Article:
Women are creators of wealth, says expert
Posted on Sunday, February 26th, 2017
Times of India, 26 February 2017
PATNA: Noted environmentalist Vandana Shiva on Saturday argued that women everywhere were the main creators of wealth. She also drew attention towards the challenges of hunger and child malnutrition in the country.
Speaking at the two-day international seminar on ‘Cohesive Development: An Alternative Paradigm’ organized by the A N Sinha Institute of Social Studies (ANISS), Shiva said cohesive development could not be achieved without “common interests”.
Other experts like Leandro Morais, professor of Economics at Pontifical Catholic University of Campinas in Brazil, P M Mathew, director of Institute of Small Enterprises and Development in Kerala, Joseph Tharamangalam, professor emeritus at Mount Saint Vincent University in Canada, environmentalist Samar Bagchi, Indu Agnihotri, director of Centre for Women’s Development Studies in New Delhi, Koyel Basu, assistant professor at Jangipur College, West Bengal, political scientist G Haragopal and Mangesh V Nadkarni, former professor at Institute for Social and Economic Change in Bangalore took part in three technical sessions, including two parallel sessions, followed by a panel discussion on the concluding day of the seminar.
In the first technical session on ‘Economics of Solidarity’, Morais discussed the possibility of a new development model and the associated challenges, whereas Mathew highlighted the need for articulation of the “right to enterprise” in developing and emerging economies. While Tharamangalam appreciated Cuba for sustaining its socialist achievements in the environment of threat, Samar Bagchi said Tagore and Gandhi had understood the civilization crisis at the beginning of the century.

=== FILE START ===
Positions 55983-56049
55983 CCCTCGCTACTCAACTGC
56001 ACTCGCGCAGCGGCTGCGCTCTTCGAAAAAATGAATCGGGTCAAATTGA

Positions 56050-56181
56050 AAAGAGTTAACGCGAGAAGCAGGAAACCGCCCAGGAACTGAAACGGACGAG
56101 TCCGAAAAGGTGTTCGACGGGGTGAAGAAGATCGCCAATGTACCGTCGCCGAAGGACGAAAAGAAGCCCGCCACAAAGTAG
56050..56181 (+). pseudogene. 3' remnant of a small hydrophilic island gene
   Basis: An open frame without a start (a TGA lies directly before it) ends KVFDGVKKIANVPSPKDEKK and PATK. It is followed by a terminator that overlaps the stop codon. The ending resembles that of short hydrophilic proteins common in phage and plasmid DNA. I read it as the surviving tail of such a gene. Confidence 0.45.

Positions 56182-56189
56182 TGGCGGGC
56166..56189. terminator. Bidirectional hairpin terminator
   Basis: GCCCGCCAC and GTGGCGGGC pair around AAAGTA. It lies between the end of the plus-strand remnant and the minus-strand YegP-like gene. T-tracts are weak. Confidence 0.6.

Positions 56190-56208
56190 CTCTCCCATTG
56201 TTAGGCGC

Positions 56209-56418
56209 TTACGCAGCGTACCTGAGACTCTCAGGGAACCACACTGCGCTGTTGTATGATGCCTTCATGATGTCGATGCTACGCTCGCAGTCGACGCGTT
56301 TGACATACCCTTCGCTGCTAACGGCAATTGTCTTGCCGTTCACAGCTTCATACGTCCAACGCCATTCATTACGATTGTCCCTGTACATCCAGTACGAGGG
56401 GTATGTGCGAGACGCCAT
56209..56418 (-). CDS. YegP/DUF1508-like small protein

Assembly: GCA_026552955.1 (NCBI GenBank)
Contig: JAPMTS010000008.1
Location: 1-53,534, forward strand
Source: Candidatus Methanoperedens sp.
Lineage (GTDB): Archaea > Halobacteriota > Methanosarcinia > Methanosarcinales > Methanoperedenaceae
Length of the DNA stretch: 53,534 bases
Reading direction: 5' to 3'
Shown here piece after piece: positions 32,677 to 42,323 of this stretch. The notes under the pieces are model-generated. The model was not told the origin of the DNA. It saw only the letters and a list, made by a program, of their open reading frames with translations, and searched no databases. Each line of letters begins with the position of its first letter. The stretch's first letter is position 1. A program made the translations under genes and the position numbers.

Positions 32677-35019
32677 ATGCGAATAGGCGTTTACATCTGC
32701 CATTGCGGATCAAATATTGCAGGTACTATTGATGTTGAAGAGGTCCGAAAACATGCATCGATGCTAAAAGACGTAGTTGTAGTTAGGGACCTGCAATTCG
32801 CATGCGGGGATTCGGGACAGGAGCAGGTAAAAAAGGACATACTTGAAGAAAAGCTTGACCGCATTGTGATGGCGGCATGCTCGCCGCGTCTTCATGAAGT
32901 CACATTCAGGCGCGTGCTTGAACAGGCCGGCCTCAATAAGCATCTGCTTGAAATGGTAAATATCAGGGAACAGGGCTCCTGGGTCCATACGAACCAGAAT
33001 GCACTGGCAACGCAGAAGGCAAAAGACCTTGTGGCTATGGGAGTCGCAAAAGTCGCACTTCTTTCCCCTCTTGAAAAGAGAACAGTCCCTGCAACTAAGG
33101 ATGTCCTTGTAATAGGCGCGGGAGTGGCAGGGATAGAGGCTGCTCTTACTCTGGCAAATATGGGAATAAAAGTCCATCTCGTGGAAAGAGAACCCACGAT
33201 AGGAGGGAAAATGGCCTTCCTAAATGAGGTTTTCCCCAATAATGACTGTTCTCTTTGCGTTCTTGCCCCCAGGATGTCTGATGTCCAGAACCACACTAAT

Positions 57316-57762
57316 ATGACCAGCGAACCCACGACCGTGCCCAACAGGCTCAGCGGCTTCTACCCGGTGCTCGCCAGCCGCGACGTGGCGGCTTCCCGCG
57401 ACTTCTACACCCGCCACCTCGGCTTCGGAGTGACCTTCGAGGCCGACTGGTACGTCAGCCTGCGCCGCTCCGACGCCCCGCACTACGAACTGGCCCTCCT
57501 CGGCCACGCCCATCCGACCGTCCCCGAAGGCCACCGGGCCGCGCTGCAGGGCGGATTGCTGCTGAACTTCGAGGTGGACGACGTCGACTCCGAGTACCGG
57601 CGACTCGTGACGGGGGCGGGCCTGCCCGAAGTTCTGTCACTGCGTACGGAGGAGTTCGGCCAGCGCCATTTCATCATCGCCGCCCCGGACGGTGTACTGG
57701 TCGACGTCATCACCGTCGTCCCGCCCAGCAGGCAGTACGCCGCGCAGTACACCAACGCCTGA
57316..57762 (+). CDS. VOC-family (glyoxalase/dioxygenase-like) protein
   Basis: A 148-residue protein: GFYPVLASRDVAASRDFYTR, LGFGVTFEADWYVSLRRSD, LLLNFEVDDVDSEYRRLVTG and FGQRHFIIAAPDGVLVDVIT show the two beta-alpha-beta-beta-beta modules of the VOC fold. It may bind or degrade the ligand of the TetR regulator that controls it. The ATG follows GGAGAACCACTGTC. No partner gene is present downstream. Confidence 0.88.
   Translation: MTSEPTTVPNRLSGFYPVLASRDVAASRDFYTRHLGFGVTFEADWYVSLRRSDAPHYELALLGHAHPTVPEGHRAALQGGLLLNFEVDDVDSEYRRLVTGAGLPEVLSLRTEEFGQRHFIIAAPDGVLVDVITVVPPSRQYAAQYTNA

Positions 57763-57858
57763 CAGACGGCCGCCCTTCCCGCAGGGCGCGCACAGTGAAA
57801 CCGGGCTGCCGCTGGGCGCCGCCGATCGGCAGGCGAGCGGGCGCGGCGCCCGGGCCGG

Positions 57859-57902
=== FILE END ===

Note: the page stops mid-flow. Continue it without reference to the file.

In a parallel session themed ‘Barriers to Cohesiveness: Social Identity Interface’, Indu Agnihotri talked about women’s rights and inequalities in the context of globalization. She presented a paper on the rise in crime against women and their marginalization after the 1980s. In another technical session on ‘Civil Society and Cohesive Development: Critical Reflections’, Koyel Basu said the normative agenda of development had to be people-friendly in order to be all-encompassing.
In the panel discussion titled ‘Towards an Alternative Paradigm’, G Haragopal argued that the Indian Constitution provided a vision of alternative paradigm, but people had drifted from it. Nadkarni, on the other hand, said capitalism had aggravated inequality and caused destruction of nature. The seminar concluded with the closing remarks of Barbara Harriss-White, emeritus professor at Oxford University.
ANISS director Sunil Ray said the discussions at the seminar highlighted inadequacies of orthodox models of development. “Cohesive development is a family of concepts with overlapping possible alternatives. Peace and harmony instead of profit motive are the basic tenets of the idea of cohesiveness,” he added.